So the verdict: Out of 5 stars, I give Love, Simon a solid 10!

For those who have not yet read Simon vs. the Homo Sapiens Agenda or seen the movie adaption: What's wrong with you? Only kidding :)

The story centers around Simon Spier, a likable high school student who has pretty much everything going for him. He's got an awesome family, an amazing group of friends, and is mostly pretty happy. Simon lives a fairly charmed life. Except for the fact that he's been keeping a huge secret (he's gay) from everyone.

And Simon is content to keep this bit of personal info under wraps indefinitely. Especially when he starts emailing another closeted boy from his school (alias, Blue) and, for the first time, finds the safety of common ground. Inevitablly, Simon begins falling for his secret pen pal. 

But Simon's secret may be out sooner than he thinks (or wants) when fellow student, Martin, happens to take a screenshot of Simon's emails and uses them to blackmail Simon to get a date with Abby (who, by the way, wants nothing to do with Martin). This means not only will Simon be outed, but Blue as well (whoever he is). Simon can't let that happen, so he agrees to Martin's demands.

Things obviously spiral out of control from that point.

I won't spoil the book (or the movie). But know that this is one of the most enjoyable stories out there. The characters are well-developed and likable. Even the hapless and annoying Martin. The romance is sweet. And the ending has enough happy feels to brighten even the worst day.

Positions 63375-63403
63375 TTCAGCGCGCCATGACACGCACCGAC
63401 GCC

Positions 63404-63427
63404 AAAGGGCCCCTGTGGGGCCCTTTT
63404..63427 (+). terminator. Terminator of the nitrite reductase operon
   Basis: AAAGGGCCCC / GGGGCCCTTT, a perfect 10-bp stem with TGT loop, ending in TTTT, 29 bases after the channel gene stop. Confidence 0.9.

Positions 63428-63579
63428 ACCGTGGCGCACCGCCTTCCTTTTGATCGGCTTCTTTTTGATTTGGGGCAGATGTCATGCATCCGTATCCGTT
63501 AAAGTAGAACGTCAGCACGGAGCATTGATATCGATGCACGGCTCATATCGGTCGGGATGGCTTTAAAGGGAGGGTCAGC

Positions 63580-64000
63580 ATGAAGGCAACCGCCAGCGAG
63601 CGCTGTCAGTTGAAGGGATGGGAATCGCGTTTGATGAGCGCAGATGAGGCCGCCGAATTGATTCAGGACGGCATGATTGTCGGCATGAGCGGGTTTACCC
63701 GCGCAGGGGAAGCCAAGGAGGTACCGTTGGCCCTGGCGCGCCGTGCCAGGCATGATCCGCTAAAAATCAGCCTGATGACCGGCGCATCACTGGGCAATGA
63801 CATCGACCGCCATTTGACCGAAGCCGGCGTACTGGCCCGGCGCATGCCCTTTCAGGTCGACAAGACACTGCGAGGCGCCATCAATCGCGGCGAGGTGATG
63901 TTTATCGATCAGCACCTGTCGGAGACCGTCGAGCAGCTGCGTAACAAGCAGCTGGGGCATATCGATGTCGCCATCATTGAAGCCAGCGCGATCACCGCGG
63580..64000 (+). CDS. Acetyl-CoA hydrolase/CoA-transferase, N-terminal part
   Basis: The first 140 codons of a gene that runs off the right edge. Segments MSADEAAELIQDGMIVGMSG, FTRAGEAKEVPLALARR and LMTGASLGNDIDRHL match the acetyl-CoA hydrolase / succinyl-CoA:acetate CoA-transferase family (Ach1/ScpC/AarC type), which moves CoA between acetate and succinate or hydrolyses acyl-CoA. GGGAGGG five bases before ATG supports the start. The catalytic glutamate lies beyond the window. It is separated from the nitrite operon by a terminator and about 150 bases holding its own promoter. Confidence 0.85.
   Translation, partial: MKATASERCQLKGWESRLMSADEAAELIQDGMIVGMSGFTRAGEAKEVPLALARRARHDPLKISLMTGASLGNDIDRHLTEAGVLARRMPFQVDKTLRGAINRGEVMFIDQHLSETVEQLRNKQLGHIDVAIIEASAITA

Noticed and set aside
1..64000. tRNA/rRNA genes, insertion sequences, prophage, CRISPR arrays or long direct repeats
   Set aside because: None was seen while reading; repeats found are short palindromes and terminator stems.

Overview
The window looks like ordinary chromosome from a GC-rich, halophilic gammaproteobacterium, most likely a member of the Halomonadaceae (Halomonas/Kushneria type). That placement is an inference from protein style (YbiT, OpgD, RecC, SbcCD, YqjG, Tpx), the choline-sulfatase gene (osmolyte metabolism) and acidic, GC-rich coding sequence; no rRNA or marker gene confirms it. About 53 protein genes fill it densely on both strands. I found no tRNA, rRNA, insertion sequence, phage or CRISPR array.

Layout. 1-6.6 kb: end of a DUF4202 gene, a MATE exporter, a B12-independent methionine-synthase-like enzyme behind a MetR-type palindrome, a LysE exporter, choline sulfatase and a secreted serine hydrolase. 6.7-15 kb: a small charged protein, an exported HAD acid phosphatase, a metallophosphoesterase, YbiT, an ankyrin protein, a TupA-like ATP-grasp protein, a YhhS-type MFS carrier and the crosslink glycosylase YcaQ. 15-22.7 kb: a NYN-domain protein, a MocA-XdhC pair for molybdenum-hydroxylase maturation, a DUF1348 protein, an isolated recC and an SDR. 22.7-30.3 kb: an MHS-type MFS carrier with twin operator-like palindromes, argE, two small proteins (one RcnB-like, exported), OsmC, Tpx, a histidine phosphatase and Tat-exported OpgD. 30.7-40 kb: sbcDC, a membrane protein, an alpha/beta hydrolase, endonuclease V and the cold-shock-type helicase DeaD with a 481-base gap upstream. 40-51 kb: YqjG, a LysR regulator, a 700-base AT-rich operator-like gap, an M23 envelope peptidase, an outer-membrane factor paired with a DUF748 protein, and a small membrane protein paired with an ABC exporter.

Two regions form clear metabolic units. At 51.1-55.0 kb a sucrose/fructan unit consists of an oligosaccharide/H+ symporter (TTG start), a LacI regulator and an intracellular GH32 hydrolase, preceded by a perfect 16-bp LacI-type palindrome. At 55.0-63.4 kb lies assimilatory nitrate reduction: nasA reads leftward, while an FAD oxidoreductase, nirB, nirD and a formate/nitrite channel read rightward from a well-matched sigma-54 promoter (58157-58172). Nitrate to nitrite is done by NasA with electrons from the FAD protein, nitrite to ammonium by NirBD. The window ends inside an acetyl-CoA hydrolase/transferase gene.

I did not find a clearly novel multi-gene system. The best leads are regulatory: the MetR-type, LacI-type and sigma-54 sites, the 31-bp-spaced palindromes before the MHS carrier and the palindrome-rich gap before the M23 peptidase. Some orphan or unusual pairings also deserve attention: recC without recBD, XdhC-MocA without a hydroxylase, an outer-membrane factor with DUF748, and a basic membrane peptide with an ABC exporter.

I adored it! (both)


Tuesday, July 3, 2018

Big Water, by Andrea Curtis

The year is 1882 and Christine is aboard the Asia steamship, making its passage through the Great Lakes to Sault Ste. Marie. She is trying to restart her life on her own after the heartbreak of losing her twin brother puts a large strain on her relationship with her parents, who cannot bare to look at her. Chris does not know how to live her life without the person that has been there through it all with her. She does not have a plan about what she will do when she gets to the Soo, but the need to run away from it all is strong enough. She isn’t traveling alone- her older cousin, Peter, happens to be the heroic first mate who acts as a mentor to Christine. After a huge storm hits, the Asia steamship and everyone on it is in trouble.

This new teen book of historical fiction takes in a heavy breathe of survival story grit. That being said, this tale is not for the faint of heart. The sinking ship alone is heavy, but Christine’s heartbreak of the death of her twin brother, becomes incredibly intense after being surrounded by the death of the passengers of the Asia. Christine also experiences some intense survivors guilt since she is one of the two people who survive the tragedy.

Big Water is a fictional tale based off of the real story of the only two survivors of the sinking of the SS Asia in 1882 in the Great Lakes.

If you are looking for a nail biting survival tale of suspense, this is it! - MC